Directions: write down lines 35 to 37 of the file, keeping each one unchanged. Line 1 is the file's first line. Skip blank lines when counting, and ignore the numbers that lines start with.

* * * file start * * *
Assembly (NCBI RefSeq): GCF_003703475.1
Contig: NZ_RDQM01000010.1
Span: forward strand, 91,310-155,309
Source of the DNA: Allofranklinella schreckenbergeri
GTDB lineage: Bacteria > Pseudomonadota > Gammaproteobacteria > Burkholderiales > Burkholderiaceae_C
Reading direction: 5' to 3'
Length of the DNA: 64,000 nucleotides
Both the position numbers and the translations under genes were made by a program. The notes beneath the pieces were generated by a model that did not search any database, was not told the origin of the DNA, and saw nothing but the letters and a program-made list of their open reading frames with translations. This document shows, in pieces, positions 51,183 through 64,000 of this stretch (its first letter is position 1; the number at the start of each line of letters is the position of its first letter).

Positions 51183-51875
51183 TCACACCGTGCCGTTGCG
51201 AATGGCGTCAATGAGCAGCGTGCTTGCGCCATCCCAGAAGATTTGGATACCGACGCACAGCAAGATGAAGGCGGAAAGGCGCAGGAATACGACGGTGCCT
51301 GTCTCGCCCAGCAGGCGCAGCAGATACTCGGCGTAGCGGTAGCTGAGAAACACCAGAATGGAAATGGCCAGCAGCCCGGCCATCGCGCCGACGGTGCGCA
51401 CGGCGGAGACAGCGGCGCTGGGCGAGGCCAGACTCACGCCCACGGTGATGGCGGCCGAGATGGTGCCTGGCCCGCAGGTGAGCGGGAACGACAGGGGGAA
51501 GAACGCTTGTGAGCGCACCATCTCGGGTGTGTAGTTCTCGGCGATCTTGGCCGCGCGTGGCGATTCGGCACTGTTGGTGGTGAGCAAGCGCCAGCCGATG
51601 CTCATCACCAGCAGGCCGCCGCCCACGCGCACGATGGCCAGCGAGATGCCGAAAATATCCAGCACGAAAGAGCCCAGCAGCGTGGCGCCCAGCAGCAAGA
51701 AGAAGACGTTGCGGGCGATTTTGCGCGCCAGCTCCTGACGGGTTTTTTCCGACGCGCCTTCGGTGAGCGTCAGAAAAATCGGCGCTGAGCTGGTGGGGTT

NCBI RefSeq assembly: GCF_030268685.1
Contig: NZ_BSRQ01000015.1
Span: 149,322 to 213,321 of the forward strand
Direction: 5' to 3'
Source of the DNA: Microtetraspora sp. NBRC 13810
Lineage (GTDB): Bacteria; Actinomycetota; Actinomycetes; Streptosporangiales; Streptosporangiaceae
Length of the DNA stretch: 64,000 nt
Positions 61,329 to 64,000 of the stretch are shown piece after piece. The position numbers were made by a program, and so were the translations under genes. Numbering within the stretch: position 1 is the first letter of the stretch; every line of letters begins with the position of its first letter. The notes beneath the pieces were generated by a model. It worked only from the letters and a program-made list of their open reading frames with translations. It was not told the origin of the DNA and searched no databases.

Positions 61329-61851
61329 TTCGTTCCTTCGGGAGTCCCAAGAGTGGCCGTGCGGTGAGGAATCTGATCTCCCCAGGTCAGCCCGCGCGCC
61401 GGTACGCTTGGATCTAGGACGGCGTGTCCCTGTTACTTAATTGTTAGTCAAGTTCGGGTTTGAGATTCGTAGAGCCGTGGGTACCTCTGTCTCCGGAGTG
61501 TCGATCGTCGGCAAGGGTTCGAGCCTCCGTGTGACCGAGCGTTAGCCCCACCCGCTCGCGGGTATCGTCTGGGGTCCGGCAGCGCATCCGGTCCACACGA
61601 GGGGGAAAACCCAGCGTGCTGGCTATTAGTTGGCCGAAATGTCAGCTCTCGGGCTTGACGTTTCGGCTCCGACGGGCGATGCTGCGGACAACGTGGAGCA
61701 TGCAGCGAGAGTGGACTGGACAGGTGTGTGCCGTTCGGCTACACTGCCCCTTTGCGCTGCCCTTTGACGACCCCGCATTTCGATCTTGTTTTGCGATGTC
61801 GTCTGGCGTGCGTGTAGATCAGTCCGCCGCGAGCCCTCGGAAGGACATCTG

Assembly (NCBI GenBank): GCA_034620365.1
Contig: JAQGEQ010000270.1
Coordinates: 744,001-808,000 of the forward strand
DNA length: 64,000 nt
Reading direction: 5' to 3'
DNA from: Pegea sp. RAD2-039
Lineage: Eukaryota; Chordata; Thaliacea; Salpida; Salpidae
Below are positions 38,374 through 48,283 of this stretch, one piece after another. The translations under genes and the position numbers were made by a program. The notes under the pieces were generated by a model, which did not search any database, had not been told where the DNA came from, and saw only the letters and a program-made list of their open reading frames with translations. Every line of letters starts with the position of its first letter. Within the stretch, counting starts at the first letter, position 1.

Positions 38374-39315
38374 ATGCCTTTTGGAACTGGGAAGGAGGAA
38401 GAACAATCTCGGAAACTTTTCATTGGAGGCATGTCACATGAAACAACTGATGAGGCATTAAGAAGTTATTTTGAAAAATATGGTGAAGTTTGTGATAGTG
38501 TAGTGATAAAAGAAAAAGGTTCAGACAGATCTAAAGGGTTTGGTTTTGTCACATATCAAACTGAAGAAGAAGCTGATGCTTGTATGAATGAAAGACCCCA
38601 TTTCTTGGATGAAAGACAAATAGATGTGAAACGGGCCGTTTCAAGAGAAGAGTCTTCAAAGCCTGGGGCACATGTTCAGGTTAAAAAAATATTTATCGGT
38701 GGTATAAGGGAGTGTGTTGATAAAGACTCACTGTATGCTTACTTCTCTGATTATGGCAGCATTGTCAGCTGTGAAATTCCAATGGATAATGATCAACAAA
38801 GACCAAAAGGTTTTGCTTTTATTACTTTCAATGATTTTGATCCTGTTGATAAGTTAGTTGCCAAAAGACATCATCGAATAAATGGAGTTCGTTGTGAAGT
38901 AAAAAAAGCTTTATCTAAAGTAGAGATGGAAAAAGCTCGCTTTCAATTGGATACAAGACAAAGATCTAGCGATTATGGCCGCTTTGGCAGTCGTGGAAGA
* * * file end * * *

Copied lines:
DNA length: 64,000 nt
Reading direction: 5' to 3'
DNA from: Pegea sp. RAD2-039